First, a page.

(CNN) -- Syria's government declared Saturday its intentions to crack down hard on what it describes as violent unrest stirred by outside instigators.
"There's no more room for leniency and tolerance in enforcing law," the Interior Ministry said.
The tough statement comes amid a report of clashes in the western coastal city of Latakia on Saturday. A human rights activist said Saturday that hospital officials told him live ammunition was being used to disperse protesters.
Syria issued the statement after widespread protests on Friday, in and near Daraa and in Latakia, Banias, Qamishli, Homs, Douma, Moathamia, Daraya, Tal, and Hama.
Protesters have been saying that their peaceful outpourings have been met with force by Syrian security.
The National Organization for Human Rights in Syria, an activist group, has identified 37 people killed across the country on Friday. It said security forces used tear gas and live fire against unarmed civilians, made dozens of arrests, and raided homes. One witness said at least 22 unarmed civilians were dead in Daraa.
Wissam Tarif, a human rights activist, cited hospital officials as saying protesters in Latakia were being treated early Saturday for live bullet wounds. He also said funerals were scheduled in Daraa on Saturday for protesters who died Friday and said witnesses told him about arrests in Damascus and Aleppo.
But Syria blames instigators and saboteurs for infiltrating peaceful demonstrations and feeding violent confrontations. For example, the government said 19 security forces were killed in Daraa on Friday and dozens of others were injured in violence caused by "armed groups" firing at citizens and "unarmed security forces."
The government is aware of the widespread and international condemnation toward Syria, and its foreign minister, Walid al-Moallem, is explaining the government's position to foreign ambassadors in Damascus, according to the official Syrian Arab News Agency, or SANA.
The Interior Ministry noted that demonstrators have taken to the streets with demands swiftly tackled by the government, which announced decrees and responses to various grievances.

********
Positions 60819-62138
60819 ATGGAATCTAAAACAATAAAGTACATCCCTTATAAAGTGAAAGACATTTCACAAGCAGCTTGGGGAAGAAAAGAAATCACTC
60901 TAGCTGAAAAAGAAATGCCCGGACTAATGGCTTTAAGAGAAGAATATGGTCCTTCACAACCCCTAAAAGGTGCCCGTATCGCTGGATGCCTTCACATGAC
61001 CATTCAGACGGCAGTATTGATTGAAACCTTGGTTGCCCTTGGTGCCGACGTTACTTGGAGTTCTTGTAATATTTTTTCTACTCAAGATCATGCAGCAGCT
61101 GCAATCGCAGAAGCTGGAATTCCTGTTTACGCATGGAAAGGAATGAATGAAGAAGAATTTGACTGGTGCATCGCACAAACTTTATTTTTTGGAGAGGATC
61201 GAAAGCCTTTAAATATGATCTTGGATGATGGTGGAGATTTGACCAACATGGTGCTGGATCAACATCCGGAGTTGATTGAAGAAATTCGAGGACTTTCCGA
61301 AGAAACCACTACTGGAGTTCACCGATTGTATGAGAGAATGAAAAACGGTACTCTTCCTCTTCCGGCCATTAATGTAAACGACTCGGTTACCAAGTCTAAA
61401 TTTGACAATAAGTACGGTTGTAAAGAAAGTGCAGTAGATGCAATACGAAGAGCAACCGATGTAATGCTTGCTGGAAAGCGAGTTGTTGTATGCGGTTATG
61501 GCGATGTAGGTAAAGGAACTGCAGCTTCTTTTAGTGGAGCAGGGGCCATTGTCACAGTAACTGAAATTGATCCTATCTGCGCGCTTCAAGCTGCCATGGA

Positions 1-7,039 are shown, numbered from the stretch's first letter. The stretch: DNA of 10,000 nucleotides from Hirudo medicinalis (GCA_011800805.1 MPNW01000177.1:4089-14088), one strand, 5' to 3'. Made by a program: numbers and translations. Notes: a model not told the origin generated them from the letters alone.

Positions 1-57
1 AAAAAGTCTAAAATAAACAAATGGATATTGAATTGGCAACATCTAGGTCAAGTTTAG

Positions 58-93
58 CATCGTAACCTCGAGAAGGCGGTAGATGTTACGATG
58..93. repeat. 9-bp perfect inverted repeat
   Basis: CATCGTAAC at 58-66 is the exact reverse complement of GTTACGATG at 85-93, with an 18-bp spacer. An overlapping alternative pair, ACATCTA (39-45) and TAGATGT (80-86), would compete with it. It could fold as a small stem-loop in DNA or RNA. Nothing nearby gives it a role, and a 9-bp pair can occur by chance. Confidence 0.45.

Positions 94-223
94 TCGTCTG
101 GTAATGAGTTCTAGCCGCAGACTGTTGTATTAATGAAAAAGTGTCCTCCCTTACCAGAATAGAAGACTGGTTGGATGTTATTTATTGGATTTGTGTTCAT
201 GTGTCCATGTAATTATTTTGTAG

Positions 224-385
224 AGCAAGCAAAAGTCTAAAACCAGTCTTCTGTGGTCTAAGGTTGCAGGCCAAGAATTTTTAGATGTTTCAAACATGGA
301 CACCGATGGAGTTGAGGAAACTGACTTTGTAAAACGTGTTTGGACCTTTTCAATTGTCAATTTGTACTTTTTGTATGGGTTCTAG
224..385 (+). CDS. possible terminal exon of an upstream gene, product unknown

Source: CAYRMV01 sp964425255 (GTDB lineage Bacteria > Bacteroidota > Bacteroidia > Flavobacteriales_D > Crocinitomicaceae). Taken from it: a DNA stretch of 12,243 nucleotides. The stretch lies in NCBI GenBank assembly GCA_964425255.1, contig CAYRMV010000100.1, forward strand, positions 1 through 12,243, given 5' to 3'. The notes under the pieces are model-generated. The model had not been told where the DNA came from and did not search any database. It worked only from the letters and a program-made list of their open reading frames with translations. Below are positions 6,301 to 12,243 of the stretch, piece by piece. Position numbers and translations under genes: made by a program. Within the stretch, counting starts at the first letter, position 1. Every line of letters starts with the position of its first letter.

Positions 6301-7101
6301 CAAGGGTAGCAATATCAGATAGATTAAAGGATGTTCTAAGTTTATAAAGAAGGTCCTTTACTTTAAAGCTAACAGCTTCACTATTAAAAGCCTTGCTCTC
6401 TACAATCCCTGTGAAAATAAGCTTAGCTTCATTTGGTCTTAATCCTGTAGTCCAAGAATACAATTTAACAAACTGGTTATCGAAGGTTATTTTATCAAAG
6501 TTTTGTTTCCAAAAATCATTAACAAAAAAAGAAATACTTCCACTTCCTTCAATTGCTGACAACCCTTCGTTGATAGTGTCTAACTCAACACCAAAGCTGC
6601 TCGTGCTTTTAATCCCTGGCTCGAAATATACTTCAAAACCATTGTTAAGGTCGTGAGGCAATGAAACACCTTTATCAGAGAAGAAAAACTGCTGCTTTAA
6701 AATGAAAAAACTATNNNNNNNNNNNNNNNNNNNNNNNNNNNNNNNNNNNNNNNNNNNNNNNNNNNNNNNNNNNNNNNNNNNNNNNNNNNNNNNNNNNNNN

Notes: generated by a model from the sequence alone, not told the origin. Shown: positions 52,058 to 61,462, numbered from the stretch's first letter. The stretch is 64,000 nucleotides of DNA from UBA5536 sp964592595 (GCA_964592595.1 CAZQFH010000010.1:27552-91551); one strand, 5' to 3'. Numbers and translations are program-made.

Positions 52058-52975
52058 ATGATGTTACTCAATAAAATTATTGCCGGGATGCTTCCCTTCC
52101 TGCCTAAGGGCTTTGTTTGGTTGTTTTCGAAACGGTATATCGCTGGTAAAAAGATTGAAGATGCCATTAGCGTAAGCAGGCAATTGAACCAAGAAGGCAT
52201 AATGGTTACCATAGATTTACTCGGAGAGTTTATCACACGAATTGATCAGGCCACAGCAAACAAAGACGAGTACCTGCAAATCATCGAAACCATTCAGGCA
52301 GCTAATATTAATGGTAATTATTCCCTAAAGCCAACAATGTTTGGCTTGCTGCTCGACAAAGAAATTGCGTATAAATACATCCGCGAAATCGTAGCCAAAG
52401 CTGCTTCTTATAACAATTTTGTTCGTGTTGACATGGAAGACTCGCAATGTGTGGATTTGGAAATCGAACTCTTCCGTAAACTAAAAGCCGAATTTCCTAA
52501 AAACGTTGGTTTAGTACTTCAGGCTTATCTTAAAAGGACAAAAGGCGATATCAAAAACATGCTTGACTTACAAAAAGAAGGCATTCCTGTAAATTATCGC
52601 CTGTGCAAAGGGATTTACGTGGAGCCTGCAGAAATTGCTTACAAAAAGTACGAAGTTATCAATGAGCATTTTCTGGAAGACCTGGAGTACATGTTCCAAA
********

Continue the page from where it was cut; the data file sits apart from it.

"However, there are some spiteful individuals, outsiders and those who were compelled by known foreign parties, accompanied by blatant instigation by satellite channels and internet sites, that didn't like the initiatives and the responses to the citizens' just demands that are being carried out," the ministry said.
The ministry said attackers have torched official establishments and military and security personnel "still committed to not opening fire" have been killed and wounded. It urged citizens to identify the "criminals" responsible and report them to authorities.
"It became obvious that these people do not want reform and are not concerned with popular demand or prohibiting the use of weapons, taking advantage of the latter and infiltrating demonstrators or people seeing off martyrs. They began to open fire randomly in order to cause a schism between citizens and security personnel," the ministry said.
Anti-government protests began in mid-March, with unrest first centering in the Daraa region and later spreading to other parts of the country.
Scores of people have died, and President Bashar al-Assad's regime has been criticized for the lethal force used against anti-government protesters.
U.S. President Barack Obama said in a statement on Friday that "It is time for the Syrian government to stop repressing its citizens and to listen to the voices of the Syrian people calling for meaningful political and economic reforms."
Amnesty International said unarmed people calling "for greater freedoms were reportedly attacked by security forces firing live ammunition."
"The alarming reports coming from Syria today show that the authorities have not altered their violent methods for dealing with dissent," said Philip Luther, deputy director of the Middle East and North Africa Program at Amnesty International.
Amnesty said on Friday that at least 171 people are believed to have been killed during the past three weeks of protest.
Abuses in Syria have long been alleged in the international arena, even before the demonstrations started last month.
The U.S. State Department's just-issued 2010 human rights report said Syrian security forces last year committed "unlawful killings, detained political and human rights activists, and tortured and physically abused prisoners and detainees with impunity."
Opponents of the government allege massive human rights abuses and are calling for political and economic reform. They also want the release of all political prisoners and an end to emergency law.
One demand has been the lifting of the country's 48-year-old emergency law.
The emergency law allows the government to make preventive arrests and override constitutional and penal code statutes. In effect since 1963, it also bars detainees who have not been charged from filing court complaints and from having a lawyer present during interrogations.
Al-Assad has indicated he is amenable to reforms and has formed a committee to study the lifting of the emergency law. He has also announced Syrian nationality for thousands of people in the country's Kurdish region who had been stripped of their citizenship and classified as "foreigners."